of the soul is often stormy weather. Is it not so? So in very deed it is. But far above all changes and all noise shines the changeless and the silent sun. " His kingdom ruleth over all." We must sometimes even ignore time and trouble by our faith in eternity ; forget conflict and its alternations in our confidence of victory; speak of sin as dead, to be made alive no more, though it is only dying, because Christ has died and is alive for evermore. By that faith in God's grace, because of which, mighty as it is to purify, God can even count our sin as nothing, we should, mighty as it is to sustain, be able to count our sorrow as nothing. The great kingdom will come ; the Sun of Righteousness will shine on a world all whose wildernesses have become gardens, all whose people have become righteous. This is the assurance we have in the Gospel : but the
REPE TA CE A D REMISSIO 241 very heart of this assurance, the gospel of the Gospel, is, that Christ, having died, has risen ; and, as the Sun, even now shines on us after, and again after, the rain. Jesus the Saviour has risen in the firmament, and shines, blessing the husbandry that drains the marsh, and subdues the wilderness, and sows the field after its sorrowful ploughing, bearing toil and bearing heat, hoping still for rest and rejoicing hereafter.
^rager before Sbermon.
/^^ THOU who workest all things according" ^"^^ to the counsel of Thy good-will, wonderfiil indeed is Thy working. Thou art not yet wellpleased with man, except through that hope of the Gospel in which we are happy that we may live. Thine image is not yet formed in us, but it is forming. Thou art well-pleased because of what we shall be. O that the earth shone more with the tokens of Thy coming day, that the growth of the fields which Thou hast sown were brighter! But Thou seest not as man seeth. Thou hast pastures even in the wilderness, which are hidden from us. Thou seest the seed in its dying beneath the ground, before the springing of its new life above. Everywhere, and everywhere patiently, Thou art at work. Lord, increase our faith, and may we ever remember that the world for which we pray is Thy world. But we — Lord, Thou knowest us. What do Thy search-
SEVE TH SER VICE. 243 ing eyes behold in us ? is Thy kingdom indeed coming within our hearts ? We worship Thee, the God of gprace : O be very gracious unto us. Let us not think about Thee without serving Thee ; nor muse upon man's estate without mending our own ; nor argue and teach of the way of salvg^tion without walking therein. O Thou true God, in whose personal and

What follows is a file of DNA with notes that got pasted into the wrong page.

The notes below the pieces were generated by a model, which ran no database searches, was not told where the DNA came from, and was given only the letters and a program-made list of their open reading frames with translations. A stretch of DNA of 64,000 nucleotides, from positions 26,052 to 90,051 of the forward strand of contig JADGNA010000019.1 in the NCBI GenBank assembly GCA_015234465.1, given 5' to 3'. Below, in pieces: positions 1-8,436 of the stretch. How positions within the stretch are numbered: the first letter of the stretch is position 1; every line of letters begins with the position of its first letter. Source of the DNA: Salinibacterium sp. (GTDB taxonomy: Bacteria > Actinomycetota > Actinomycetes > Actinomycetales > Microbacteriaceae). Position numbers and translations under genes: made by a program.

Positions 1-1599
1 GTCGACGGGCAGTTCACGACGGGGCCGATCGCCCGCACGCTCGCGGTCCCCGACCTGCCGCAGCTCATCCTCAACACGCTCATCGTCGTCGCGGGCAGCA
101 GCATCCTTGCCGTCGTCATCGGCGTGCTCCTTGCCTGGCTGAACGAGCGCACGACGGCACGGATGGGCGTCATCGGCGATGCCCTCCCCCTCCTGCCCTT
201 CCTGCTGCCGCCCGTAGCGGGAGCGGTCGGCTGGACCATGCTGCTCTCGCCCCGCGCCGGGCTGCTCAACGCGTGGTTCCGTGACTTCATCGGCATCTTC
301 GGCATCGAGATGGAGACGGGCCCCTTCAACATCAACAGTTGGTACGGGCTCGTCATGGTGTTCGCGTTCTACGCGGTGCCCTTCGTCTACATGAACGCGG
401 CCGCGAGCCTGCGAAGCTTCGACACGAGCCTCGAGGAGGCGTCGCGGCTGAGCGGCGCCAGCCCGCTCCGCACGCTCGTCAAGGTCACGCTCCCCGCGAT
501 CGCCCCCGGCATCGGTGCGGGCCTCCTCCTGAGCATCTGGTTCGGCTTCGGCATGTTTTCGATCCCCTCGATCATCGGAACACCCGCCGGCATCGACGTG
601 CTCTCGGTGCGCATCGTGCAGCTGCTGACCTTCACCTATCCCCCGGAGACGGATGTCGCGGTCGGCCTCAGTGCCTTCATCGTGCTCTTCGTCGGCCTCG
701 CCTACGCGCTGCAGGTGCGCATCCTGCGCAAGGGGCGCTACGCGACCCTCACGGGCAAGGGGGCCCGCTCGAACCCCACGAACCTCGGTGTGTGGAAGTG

ever-mindful love toward us is our only hope, grant us a repenting heart ; grant us the remission of our sins. With heavenly prudence may we consider ourselves, because Thou hast considered us, and told us Thy good-will. May the spiritual care we take for our life cease to be burdensome by becoming constant. May hope flourish through faith ; and we, knowing that all things are already done for us which are needed to enable us to do anything, work therefore unanxiously : for it is Thou who workest in us. Thou, who receivest the sinner, wilt destroy his sin. Thou, who callest him to repentance, wilt soften his heart by the sorrows of Thy Son, and strengthen it by His endurance and His victory. Thou, who dost pass by
244 SEVE TH SERVICE. transgressions, dost enable us to renounce them. To Thee, Thy creature. Thy child, man, must look. We look to Thee. Better that our eyes should fail with looking upward, than that they should be ever bent on the earth, on the dark dust of its sorrow or the glittering dust of its vanity. But though our eyes may grow dim and weary, yet can they not utterly fail. Thou wilt not suffer the light of their hope to be quenched. Thou art a God that wilt not disappoint. O Hope of the heart, O unfailing Spring of Mercy, O Giver of the bright word of covenant. Thy bow of promise, — it is to Thee we come. Open Thyself bounteously to our requests. Open Thy hand. Thy heart, Thy lips. Display Thy tokens. Make those who have been afraid with Thy storm confident by the quiet shining of Thy
love. O plenteous, satisfying, prolific Spirit, our hearts depend on Thy bounties. This night may our God work in us. ow may good tidings from that far country, which is yet our own country because our Father's country.